# Niko's Project Corner

## Approximating planets' orbits in closed-form

 Description A sufficiently accurate and efficient model for planetary orbits Languages Matlab Tags As­tron­omy Ap­plied math­emat­ics Duration Fall 2014 Modified 12th October 2014 I wanted to find or cre­ate a for­mula which would ac­cept an epoch times­tamp, lat­itude and lon­gi­tude and it would pro­duce the Sun's ob­served az­imuth and al­ti­tude in ra­di­ans. It needs to take into ac­count de­tails earth's ax­ial tilt and its po­si­tion on its or­bit around the sun. To my sur­prise I wasn't able to find such for­mula, so I had to de­velop it from scratch. Luck­ily earth's or­bit (and or­bits in gen­eral) is a well stud­ied and doc­umented prob­lem, so I could take some short­cuts. Figure 1: An il­lus­tra­tion of earth's or­bit and its re­la­tion to cal­en­dar day (from Wiki­me­dia com­mons).
Ke­pler's equa­tion does not have an an­alyt­ical so­lu­tion, but it is easy ap­ply in the "op­po­site" di­rec­tion. Here an ap­prox­imate so­lu­tion is cre­ated. First an even sam­pling of true anoma­lies is gen­er­ated, cov­er­ing the whole 360° or­bit ro­ta­tion:
θ = 0 ... 2 π(1)

Next cor­re­spond­ing ec­cen­tric anomaly E is cal­cu­lated from θ and the or­bit's ec­cen­tric­ity e:

E = atan2(√1 - e  · sin(θ / 2), √1 + e  · cos(θ / 2))(2)

Mean anomaly M is cal­cu­lated from E by us­ing Ke­pler's equa­tion:

M = E - e sin E(3)

The M is triv­ial to cal­cu­late for any de­sired cal­en­dar date, so we want to have an ap­prox­ima­tion for­mula θ = fe(M) so that pre­vi­ous equa­tion hold rea­son­ably well. I no­ticed ex­per­imen­tally that it would be a good ap­proach to ap­prox­imate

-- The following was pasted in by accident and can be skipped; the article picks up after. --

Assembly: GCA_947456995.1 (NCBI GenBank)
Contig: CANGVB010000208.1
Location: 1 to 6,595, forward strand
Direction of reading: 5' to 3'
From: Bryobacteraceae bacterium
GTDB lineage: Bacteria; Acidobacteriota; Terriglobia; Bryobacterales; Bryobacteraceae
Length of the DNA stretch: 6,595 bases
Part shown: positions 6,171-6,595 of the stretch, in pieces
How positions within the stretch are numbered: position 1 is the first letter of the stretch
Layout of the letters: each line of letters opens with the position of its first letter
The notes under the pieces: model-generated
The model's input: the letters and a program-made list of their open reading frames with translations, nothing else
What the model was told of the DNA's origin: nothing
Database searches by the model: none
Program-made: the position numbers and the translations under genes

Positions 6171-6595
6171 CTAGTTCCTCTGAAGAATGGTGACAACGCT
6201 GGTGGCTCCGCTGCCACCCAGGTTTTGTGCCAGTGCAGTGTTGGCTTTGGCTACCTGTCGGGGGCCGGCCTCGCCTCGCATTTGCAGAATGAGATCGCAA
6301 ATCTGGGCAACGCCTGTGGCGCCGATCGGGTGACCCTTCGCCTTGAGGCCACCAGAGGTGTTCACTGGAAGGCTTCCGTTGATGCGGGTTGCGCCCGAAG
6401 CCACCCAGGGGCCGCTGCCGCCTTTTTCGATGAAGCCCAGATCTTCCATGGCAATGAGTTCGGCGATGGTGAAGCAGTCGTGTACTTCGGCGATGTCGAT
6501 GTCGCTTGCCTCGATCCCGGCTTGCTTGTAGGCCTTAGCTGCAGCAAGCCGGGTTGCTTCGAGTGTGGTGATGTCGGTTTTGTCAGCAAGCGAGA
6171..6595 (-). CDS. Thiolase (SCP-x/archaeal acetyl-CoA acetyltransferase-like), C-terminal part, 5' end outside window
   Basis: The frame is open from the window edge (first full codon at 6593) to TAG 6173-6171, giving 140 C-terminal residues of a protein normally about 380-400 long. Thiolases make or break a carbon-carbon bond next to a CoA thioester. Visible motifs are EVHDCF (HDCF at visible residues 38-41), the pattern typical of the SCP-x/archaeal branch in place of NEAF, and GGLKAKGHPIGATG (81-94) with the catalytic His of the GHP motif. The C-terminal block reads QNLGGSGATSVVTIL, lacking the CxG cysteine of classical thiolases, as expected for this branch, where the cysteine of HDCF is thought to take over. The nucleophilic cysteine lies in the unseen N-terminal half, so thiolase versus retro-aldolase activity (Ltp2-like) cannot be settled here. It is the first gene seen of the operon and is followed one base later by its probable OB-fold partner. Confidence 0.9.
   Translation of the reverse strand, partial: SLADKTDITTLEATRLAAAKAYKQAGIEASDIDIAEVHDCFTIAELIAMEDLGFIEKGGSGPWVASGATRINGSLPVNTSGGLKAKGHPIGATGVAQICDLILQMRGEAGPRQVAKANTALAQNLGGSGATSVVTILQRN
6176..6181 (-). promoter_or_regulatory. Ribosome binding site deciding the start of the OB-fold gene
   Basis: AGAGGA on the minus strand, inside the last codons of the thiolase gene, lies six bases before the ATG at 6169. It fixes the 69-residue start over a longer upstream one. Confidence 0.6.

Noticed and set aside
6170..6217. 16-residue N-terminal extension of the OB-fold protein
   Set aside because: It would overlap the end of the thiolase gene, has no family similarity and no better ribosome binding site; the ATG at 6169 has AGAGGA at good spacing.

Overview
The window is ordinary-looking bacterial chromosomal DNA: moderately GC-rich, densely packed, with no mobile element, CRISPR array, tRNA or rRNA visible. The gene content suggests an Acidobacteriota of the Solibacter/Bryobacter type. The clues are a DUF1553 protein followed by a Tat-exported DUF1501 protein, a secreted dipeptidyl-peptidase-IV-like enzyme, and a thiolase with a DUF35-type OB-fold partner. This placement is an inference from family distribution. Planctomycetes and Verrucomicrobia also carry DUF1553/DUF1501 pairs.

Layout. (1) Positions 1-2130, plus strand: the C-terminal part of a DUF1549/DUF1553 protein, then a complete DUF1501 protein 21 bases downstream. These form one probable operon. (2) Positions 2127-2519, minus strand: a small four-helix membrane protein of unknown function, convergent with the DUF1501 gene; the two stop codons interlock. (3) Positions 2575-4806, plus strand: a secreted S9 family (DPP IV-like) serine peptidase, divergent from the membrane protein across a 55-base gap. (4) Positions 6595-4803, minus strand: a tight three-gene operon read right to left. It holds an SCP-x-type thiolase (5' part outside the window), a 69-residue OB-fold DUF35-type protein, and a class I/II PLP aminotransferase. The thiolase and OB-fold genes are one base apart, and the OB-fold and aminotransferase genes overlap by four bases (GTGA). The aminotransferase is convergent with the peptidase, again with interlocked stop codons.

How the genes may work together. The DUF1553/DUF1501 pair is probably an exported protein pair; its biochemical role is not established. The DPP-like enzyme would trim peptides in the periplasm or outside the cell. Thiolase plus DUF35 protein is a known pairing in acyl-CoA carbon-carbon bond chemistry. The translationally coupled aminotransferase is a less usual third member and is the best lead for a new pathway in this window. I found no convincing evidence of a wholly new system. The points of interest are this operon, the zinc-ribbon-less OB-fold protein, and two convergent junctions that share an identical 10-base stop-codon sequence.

f'e(M) = (M - θ) / e(4)
for e > 0, and has a some­what con­stant shape for small val­ues of e. Then the fol­low­ing holds:
θ = fe(M) = M - e · f'e(M)(5)

The ef­fect of e on f'e(M) shape can be seen in Fig­ure 2. Most im­por­tantly its mag­ni­tude is around ±2, and has val­ues of ex­actly zero at M = 0, M = π and M = 2π. Due to these prop­er­ties, it is ap­prox­imated by the poly­no­mial

f'e(M) → a(e) · (M - pi) · (M · (2π - M))-b(e)(6)

The shape of f'e(M) for var­ious val­ues of e can be seen in Fig­ure 2. It is no­table that for M → π / 2 it has a value of about -2, which in­di­cates that θ > M around that re­gion. This oc­curs be­cause when M → 0 the planet is clos­est to the Sun, which means it has a higher an­gu­lar ve­loc­ity. Thus θ grows ini­tially faster than the mean anomaly M. Figure 2: A plot of f'e(M) for var­ious val­ues of e. X-axis has the value of M from 0 to 2π.

The ec­cen­tric­ity e's role on a(e) and b(e) is solved by find­ing op­ti­mal a and b for var­ious dif­fer­ent val­ues of e and fit­ting a model to those find­ings. Pa­ram­eters are es­ti­mated by min­imiz­ing the stan­dard sum of squared er­rors, which is achieved by Mat­lab's lsqnonin func­tion. These re­sults are shown in Fig­ure 3. Luck­ily both pa­ram­eters seem to fol­low the same for­mula y(e) = y0 + exp(k1· log(e) + k2), and k1 and k2 can be reliably estimated by fitting a linear trend to the log-log data points. The constant y0 (which corresponds to a0 and b0, one for both parameters) is estimated so that the best log-linear model can be obtained. If that value is off then the log-log plot is no longer linear, and a more complex model is needed. Figure 3: Es­ti­mat­ing a(e) and b(e) from sam­pled mod­els.